Inside Jobs

“I want to make a dent in the universe.”

                                                      -Steve Jobs


Define “dent”. Is it selling five million iPhone 5s in the first week of availability? Is it selling around twelve million songs on iTunes per month or nearly fifty million apps per day? Is it being the only choice in personal computing for the ‘creative class’ and inarguably the most sought after and revered brand in the world? At $400 Billion, perhaps being larger than the GDP of Greece qualifies?

It would for me, I can tell you that.

But Steve Jobs was a dreamer of big dreams and a doer of big things. I’m not sure those were his crowning achievements but steps along the way to the final act, the big finish. And it typical Jobs fashion, even the grave couldn’t keep him from getting the job done.

Flying beneath the radar as much as anything Apple does can, a few things point at what might be a grander vision than we even thought. Last month Apple was awarded a patent for ad-skipping technology. It’s also been rumored that its long anticipated set-top box for television is closer to a reality than previously thought.

So Apple is getting involved with television. That’s the next disruption on the docket. Seems inevitable, but maybe there’s even more to be won than the disruption of a sixty billion dollar industry in the US. Maybe “hearts and minds” is more than a metaphor in this instance.

“When you’re young, you look at television and think, There’s a conspiracy. The networks have conspired to dumb us down. But when you get a little older, you realize that’s not true. The networks are in business to give people exactly what they want. That’s a far more depressing thought. Conspiracy is optimistic! You can shoot the bastards! We can have a revolution! But the networks are really in business to give people what they want. It’s the truth.”

[Wired, February 1996]

“The most corrosive piece of technology that I’ve ever seen is called television.”

[Rolling Stone, Dec. 3, 2003]


“We think basically you watch television to turn your brain off, and you work on your computer when you want to turn your brain on.”

[Macworld, February 2004]


Conspiracy, corrosive, dumb, in need of being shot…obviously, Jobs was not a fan of the ‘boob tube.’ While these quotes and references clearly predict Apple’s coming impact on TV, I think he’s also aiming for an even higher mark—our culture at large. Currently, the people are getting what they ask for, he reasoned, if only by asking for nothing at all. By just sitting there and soaking-in what’s pumped at us, we’re as complicit in our stupidification as the morbidly obese person scarfing Hot Pockets and Mr. Pibb hand over fist.  It’s omission versus commission, but the sin is just the same and more mortal than venial for Jobs. When you pay for nothing you should expect nothing and get nothing every time in the Book of Jobs.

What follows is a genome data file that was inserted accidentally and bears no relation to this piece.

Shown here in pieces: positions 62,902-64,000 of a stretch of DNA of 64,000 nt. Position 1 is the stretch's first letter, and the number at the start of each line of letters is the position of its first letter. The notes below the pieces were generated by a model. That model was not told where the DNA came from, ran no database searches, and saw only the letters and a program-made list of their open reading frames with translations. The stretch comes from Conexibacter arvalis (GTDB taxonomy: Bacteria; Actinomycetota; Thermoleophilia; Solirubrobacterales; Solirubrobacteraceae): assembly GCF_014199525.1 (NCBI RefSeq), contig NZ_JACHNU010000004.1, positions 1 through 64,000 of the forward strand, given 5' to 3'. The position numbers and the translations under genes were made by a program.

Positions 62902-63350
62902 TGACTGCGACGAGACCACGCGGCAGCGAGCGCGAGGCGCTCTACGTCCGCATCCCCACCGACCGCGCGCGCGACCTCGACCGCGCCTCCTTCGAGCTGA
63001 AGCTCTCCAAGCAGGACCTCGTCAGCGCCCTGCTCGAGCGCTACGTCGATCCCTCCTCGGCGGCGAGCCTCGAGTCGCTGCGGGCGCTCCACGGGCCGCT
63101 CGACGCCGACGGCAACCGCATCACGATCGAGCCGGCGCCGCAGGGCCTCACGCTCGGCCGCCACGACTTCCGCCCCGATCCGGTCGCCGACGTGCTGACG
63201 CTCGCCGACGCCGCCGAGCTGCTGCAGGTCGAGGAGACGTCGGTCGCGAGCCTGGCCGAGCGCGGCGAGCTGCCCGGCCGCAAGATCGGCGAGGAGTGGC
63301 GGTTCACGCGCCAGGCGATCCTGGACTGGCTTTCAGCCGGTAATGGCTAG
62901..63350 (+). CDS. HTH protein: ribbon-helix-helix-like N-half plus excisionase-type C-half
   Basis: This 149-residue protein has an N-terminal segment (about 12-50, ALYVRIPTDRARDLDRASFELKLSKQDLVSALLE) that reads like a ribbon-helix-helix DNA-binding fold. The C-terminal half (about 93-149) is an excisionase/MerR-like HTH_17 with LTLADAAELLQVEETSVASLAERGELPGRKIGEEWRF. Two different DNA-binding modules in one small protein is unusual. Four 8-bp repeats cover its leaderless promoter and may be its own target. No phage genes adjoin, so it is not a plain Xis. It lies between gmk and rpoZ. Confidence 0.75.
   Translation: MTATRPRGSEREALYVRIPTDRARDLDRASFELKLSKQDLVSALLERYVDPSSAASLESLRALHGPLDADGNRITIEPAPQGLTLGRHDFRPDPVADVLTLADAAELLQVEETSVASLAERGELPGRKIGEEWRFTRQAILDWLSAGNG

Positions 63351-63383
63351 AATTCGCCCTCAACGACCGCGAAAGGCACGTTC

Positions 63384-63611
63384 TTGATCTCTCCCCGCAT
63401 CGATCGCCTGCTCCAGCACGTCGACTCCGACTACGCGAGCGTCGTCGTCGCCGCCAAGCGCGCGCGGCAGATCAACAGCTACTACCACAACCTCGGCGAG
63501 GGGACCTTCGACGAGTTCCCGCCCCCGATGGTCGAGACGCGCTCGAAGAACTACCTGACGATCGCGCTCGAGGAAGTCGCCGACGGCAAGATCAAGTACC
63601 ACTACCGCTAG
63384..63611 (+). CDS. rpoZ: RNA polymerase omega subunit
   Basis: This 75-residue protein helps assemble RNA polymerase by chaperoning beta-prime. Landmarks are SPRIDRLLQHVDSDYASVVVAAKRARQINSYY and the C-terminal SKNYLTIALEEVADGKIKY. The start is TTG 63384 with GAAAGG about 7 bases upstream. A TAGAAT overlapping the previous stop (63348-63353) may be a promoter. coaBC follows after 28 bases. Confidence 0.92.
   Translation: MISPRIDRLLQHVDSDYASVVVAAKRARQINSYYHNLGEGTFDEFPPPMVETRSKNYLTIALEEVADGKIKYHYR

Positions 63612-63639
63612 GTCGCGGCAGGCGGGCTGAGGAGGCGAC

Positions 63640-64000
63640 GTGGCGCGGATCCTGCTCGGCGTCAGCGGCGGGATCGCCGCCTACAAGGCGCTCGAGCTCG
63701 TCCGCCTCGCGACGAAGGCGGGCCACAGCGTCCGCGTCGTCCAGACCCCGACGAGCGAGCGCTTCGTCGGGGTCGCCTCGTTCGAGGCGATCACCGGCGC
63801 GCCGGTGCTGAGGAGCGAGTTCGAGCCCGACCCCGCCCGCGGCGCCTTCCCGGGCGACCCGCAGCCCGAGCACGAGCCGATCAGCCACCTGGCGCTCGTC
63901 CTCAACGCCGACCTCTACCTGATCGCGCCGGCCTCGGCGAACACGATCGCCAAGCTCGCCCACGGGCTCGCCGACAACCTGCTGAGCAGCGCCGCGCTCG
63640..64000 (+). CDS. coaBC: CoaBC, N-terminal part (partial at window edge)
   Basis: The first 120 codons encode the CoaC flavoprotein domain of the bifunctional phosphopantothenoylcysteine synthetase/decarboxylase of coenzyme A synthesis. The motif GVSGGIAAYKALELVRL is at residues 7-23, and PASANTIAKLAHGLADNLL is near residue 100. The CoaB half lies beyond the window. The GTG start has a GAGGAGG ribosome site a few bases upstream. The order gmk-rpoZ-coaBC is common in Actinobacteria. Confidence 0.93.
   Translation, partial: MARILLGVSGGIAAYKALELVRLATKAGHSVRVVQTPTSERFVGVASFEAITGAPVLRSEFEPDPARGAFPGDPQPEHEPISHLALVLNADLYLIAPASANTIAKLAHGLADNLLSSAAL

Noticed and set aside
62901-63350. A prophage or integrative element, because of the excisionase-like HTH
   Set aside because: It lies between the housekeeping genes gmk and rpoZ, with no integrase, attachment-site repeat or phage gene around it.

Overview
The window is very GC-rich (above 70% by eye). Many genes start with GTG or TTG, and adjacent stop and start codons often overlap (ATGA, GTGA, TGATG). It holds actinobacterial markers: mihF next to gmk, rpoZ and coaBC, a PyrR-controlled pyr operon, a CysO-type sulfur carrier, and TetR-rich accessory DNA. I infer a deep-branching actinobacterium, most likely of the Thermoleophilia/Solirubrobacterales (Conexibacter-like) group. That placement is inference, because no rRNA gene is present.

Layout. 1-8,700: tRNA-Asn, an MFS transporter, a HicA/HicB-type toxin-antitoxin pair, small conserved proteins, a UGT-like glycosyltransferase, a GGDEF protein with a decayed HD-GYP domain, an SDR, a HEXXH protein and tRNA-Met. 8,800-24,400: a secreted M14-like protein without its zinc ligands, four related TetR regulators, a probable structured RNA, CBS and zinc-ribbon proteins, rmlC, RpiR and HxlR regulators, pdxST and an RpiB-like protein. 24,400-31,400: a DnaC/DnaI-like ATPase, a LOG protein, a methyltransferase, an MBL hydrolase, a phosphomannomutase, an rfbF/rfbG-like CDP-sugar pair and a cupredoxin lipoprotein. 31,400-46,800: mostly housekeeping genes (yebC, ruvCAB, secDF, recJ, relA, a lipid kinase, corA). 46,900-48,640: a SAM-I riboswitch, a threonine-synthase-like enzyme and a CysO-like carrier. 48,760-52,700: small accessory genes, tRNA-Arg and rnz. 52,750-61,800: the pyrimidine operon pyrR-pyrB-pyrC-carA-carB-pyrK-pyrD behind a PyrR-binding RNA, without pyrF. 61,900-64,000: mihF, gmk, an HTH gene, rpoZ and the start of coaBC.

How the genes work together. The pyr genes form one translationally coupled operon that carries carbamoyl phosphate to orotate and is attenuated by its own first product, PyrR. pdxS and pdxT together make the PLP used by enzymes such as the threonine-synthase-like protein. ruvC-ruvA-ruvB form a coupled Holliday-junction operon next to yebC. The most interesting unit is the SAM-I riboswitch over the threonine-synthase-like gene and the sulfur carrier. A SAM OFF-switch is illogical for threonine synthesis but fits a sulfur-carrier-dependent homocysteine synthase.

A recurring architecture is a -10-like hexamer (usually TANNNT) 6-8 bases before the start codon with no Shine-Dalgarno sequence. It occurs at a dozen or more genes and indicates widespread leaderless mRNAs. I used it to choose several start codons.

I think this view of the landscape also moved him to move us to higher ground, the land of quality where the individual not only can choose what content to consume, but must choose. If that terrain was fruited with Apples, so much the better.

So, to hook us on the good stuff he’d have to first wean us off of the junk. Jobs’ television would have no mass ads, no more “low, low price” or “…lasts more than four hours seek medical attention immediately…”. Think the HBO model. You choose from a smaller edited selection of high quality stuff and you pay for it. By the episode. By the show. By the network. By the week. By the month. But we’ll all buy something by the something.

Why? Simple psychology.

When you pay for something you assign a value to it. Chances are you won’t sit there like a lumpy mouth-breather if you paid for a show. You’ll watch it more attentively than you would if it was just pumped into your living room like nitrous-oxide. That ups the pressure on content producers to create ever-higher caliber programming. There may be no second act otherwise. All boats rise as a result. “Consumers” become actual consumers, not victims. They call the shots and buy or not as so persuaded on the merit of the content itself, not the content’s PR man.

In my heart of hearts I think this was the grand plan all along. Jobs saw us going gently into that good night, led further and further down the path by a flickering signal that leads to nowhere– exactly where he thought we are now.

(Blank) as usual did not work for Jobs. Not politics. Not business. Not technology. Not media. Not sloth.

Of course he wanted to sell more Apple products, and killing television consumption, or putting a good dent in it anyway, was a key strategy in doing that. But I believe it was just that—strategy not objective. In typical Jobs style he not only thought different about it, he thought bigger.


And he thought how to do it with style and flair befitting Apple and Jobs himself.


The fact that his subversive campaign to kill campaigns began with a campaign (“1984”) is his most delicious bit of (social) engineering ever.


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